All of a sudden, it was 7am and the the 40 or so Elite 100km riders were off through the start gates, making their way around the lakes perimeter and off onto the fireroad. The rest of the 100km field were then sent out in self-seeded waves over the next quarter of an hour, with riders jostling for position in an attempt to clear the path before being drawn into the tight singletrack. And with that the quiet fell over race village again as the last spec of coloured movement disappeared into the distance. With another 45 minutes before the 50km race start, I made my way back to the warmth of the passenger seat in Dave’s car, though admittedly not before dropping by the portaloos for a nervous wee.
To avoid traffic chaos, the 50km course was simply the 2nd half of the 100km race. With over 500 riders choosing the shorter option (double the number that elected for the full 100km), a series of waves were sent off from the start line to keep the congestion levels down upon entry into the singletrack. The first couple of km’s were fireroad and doubletrack to help warm up the legs and in order to stretch the field out quickly. There was a touch of moisture in the air, though everything was looking pretty dry given that there were a handful of days between race day and when Woodend last got rain. Unfortunately for me, my legs took a little longer to warmup than I may have otherwise hoped, and so was dealt with the task of negotiating nervous riders with skinny handlebars and shaved legs upon the first stretch of trail. That’s ‘part of racing’ though (a phrase I heard more than several times later that day), and so being able to pick a point on a narrow singletrack that is both suitable and polite becomes quite the art. The Wombat trails were there to help however, with some beautifully crafted jumps and log-rolloves serving as techy ‘A-lines’ that many of the tentative roadies would avoid by taking the slower outside line. Gradually as the heart rate went up along with the adrenaline levels, I was able to creep forward a few riders at a time, with traffic thinning out towards the end of the first 20kms. Despite it being a race, I couldn’t help but let out a few stupid ‘whoops’ and ‘yee-ha’s whilst swinging from side-to-side down one of the gullies. The trails were absolutely primo – well designed, a great use of the natural terrain and mostly covered in hero dirt. Whilst I had ridden the Wombat loop before on many an occasion, it was all the new singletrack we were churning along that impressed me the most. The enjoyment level was helped significantly given that the majority of the trails in the first portion of the course were mostly downhill, where we dropped around 200 vertical metres from the highest point near the start.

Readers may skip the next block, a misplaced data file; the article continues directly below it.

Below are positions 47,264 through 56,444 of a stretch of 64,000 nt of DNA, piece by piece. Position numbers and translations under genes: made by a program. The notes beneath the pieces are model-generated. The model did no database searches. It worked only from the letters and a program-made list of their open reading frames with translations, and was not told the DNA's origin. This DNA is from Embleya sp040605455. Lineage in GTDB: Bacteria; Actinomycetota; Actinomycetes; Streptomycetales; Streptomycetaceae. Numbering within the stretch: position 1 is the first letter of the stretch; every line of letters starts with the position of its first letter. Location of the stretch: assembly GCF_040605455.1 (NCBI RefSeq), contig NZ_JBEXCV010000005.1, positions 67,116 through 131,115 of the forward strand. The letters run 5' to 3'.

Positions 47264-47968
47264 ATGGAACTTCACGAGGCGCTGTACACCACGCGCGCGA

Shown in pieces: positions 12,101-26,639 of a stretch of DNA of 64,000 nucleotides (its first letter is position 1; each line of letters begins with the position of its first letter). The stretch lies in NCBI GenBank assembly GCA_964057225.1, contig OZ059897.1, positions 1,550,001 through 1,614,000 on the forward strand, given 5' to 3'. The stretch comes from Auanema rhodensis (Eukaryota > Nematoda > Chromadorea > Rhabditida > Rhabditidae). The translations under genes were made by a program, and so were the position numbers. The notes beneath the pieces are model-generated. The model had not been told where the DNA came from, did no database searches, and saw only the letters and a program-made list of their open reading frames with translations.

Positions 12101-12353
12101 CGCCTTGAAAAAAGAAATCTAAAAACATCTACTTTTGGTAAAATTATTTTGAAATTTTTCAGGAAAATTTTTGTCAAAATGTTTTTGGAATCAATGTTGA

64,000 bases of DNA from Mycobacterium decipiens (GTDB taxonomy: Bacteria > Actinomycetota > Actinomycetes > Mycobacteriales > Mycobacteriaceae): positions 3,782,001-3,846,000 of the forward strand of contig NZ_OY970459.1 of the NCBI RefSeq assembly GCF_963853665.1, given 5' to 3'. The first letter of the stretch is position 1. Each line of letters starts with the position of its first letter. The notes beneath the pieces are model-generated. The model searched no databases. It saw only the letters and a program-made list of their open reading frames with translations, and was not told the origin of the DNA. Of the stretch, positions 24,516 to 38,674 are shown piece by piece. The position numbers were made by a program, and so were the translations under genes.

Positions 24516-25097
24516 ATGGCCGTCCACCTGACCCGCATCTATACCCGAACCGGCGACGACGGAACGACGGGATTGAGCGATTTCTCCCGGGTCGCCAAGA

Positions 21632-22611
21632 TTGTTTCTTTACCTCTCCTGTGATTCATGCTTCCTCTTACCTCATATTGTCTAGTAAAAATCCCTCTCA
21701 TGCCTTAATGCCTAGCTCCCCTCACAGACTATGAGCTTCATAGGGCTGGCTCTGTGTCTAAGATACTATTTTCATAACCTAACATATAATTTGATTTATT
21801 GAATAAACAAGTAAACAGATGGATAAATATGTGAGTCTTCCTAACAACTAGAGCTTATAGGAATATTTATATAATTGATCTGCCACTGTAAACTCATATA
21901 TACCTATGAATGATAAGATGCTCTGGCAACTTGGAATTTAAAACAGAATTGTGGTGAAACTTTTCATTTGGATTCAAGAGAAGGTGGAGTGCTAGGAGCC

The latter 30kms of the course saw the singletrack more interspersed with fireroad stretches, whereby any advantage I had gained in the singletrack was quickly eroded away by fitter riders swallowing up the gap and then overtaking me on the long dirt-road climbs. A certain amount of frustration kicked in, but then I realised I was definitely taking myself too seriously, and especially so given that walking in a straight line 12 hours earlier had been quite a challenge. The fact that I could even ride a bike was to be perfectly honest, a feat in itself.
So onwards we climbed on the dirt fire roads. And climbed. And climbed.